Builders Discover Less Is More in New Home ProjectsPROPERTY: Builders Adjust to the Reality Of Current Market Monday, September 17, 2012
As vacant land becomes more difficult to find around San Diego, the trend in new home development has been toward building fewer units at a time, say local developers.
New Pointe Communities Inc., a Rancho Bernardo builder, completed eight new houses this year, and is on track to finish 12, at prices that average about $1 million.
Scot Sandstrom, president of the company, said the days of constructing larger tracts are over.
“The days of having 100 lots and building 10 to 20 houses at a time are behind us,” Sandstrom said. “What you’re seeing today is construction of five to six houses at a time…and you’re trying to do more pre-selling than ever before.”
New Pointe is on track to complete 12 new homes this year, down from 14 houses in 2011.
“We’ve completed eight and will probably end up at 12 this year,” Sandstrom said.
Typical of his company’s work is a recently-completed, 3,000-square-foot house in Encinitas just east of Interstate 5 and south of Encinitas Boulevard, with five bedrooms and three and half baths. The house was just listed at $998,000.
Activity Is Trending Up
Sandstrom said his goal is to sell a house within 30 days of its completion. Except for a couple of higher-priced houses in Rancho Bernardo and Poway, sales have generally been done in that timeframe.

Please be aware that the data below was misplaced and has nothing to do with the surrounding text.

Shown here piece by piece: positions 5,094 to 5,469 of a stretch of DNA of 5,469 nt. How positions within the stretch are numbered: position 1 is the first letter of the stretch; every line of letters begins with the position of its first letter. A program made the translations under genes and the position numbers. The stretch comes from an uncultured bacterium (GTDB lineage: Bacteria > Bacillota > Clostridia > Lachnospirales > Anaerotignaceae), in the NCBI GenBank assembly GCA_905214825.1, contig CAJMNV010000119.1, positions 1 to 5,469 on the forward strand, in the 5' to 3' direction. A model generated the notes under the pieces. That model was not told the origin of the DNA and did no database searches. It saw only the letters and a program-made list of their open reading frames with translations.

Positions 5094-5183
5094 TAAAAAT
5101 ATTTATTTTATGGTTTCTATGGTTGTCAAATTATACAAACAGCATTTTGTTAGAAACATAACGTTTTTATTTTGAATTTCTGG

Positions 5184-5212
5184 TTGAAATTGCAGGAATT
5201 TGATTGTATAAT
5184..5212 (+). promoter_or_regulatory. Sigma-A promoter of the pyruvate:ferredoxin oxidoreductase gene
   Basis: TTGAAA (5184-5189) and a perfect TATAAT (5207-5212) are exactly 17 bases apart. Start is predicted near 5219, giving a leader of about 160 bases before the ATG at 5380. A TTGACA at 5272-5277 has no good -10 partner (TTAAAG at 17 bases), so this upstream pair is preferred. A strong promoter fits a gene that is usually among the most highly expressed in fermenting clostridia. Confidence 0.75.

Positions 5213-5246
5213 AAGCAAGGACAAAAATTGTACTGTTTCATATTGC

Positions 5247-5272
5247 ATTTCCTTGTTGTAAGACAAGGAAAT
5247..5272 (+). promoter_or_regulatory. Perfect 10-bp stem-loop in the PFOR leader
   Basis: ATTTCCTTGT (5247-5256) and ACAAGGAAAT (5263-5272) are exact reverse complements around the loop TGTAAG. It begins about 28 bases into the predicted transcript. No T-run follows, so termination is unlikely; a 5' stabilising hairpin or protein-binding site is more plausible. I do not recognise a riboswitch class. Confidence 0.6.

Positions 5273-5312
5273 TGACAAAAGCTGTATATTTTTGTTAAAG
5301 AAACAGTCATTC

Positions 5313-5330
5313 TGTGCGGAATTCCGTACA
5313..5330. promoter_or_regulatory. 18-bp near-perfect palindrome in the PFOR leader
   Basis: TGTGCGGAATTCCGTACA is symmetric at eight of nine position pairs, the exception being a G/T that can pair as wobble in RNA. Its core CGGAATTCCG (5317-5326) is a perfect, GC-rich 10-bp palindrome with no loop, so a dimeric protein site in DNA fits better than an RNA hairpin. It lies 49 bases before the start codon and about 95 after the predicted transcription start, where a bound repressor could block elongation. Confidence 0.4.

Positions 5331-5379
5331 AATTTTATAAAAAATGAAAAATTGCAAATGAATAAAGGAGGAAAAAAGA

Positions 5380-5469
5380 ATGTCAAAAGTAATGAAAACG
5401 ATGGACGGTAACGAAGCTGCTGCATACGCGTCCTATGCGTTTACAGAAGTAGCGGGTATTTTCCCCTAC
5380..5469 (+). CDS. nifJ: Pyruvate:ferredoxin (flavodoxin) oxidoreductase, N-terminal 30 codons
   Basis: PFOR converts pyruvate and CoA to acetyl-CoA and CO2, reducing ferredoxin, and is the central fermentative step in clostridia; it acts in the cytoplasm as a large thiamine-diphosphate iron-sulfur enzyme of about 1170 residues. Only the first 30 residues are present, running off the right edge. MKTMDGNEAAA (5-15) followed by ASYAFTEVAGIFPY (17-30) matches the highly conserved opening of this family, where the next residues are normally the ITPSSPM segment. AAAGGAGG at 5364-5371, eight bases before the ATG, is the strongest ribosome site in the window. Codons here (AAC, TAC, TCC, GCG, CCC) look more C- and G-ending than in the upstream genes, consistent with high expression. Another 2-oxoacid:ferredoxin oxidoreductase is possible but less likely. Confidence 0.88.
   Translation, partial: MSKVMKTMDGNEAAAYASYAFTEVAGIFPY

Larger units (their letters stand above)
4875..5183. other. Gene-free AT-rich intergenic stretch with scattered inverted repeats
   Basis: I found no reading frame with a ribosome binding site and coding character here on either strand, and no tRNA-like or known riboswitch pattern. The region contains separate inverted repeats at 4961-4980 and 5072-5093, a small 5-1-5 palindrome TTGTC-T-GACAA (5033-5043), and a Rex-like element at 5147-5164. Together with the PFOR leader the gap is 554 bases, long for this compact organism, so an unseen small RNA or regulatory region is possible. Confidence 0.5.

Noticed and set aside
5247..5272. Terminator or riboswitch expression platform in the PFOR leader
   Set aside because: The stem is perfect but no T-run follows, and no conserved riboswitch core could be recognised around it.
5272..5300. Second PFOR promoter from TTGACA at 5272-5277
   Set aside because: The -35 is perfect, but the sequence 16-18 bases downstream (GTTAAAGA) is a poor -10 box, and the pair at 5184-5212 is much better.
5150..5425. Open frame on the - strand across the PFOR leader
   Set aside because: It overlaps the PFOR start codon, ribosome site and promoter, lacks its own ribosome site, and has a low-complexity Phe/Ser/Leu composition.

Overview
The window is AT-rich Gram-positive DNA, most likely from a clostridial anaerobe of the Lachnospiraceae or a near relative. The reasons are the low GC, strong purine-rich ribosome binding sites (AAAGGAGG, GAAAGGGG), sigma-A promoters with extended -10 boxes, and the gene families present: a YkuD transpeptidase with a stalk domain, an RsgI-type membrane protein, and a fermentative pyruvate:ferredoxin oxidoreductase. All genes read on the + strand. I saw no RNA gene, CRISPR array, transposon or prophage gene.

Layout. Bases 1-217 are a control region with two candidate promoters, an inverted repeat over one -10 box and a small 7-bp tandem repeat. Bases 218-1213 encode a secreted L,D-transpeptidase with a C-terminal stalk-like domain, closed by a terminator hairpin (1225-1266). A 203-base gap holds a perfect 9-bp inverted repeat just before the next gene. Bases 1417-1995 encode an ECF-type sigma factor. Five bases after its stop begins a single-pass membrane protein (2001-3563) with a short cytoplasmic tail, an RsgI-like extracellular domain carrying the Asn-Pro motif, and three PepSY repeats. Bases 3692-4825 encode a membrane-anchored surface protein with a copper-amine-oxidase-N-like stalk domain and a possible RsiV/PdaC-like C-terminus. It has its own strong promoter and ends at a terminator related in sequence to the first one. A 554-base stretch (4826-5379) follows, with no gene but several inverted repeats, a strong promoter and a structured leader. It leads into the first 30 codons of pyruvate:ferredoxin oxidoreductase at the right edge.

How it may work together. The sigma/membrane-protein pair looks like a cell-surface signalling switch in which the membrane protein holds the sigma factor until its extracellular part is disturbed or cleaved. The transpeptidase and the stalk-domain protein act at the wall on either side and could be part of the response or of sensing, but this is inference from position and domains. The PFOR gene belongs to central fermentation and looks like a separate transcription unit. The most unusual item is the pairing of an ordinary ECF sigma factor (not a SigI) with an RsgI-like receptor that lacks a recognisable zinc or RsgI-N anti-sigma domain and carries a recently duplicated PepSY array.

Reports of some larger home builders show activity is definitely trending up this year compared with what occurred in 2011.
At Davidson Communities’ Arista at the Crosby project in Rancho Santa Fe, 21 new homes were sold since the master planned community opened in March, averaging one home per week.
The prices for the new Arista homes start at the high $800,000s, with space ranging from about 3,000 to 3,600 square feet.
The flexibility in floor plans for the new houses is a key selling point, said Petra Eigl, Arista sales manager.
The plans include living spaces to accommodate either an elderly parent or returning child to the house, Eigl said.
“The flexibility of these floor plans has attracted an interesting mix of empty nesters and young families, who appreciate the opportunity for multiple master bedroom suites upstairs and down,” she said.
Likewise, at Lennar’s Crescent Heights community in the Sky Ranch development in Santee, the major builder is offering new homes it calls Next Gen that include such features as a separate entrance, kitchenette, full bath, and even space for a stacked washer and dryer. The features are clearly aimed at folks who span different generations and occupying the same house.
Most of the new homes being produced in the local area incorporate energy saving features that add to cost but more than pay off in the form of reduced electric bills down the road.
For example, many of the houses New Pointe is building come with solar panels and low-E (emittance) windows that reduce the radiant heat into the house.
The big advantage to building a smaller number of homes is the level of customization that can take place, assuming buyers make a commitment before everything is done.
No More Model Homes
Because New Pointe is working in such small numbers it never has model homes to show prospective buyers. The best it can do is show them renderings and let buyers visualize what the house could look like about the time the first framing is completed, Sandstrom said.
But in most cases, buyers are looking at homes soon after the drywall work is done, when its floor plans are better defined, he said.
Yet when it comes to what really sells new houses, the biggest factor is often its location, or proximity to employment areas and to top school districts, developers say.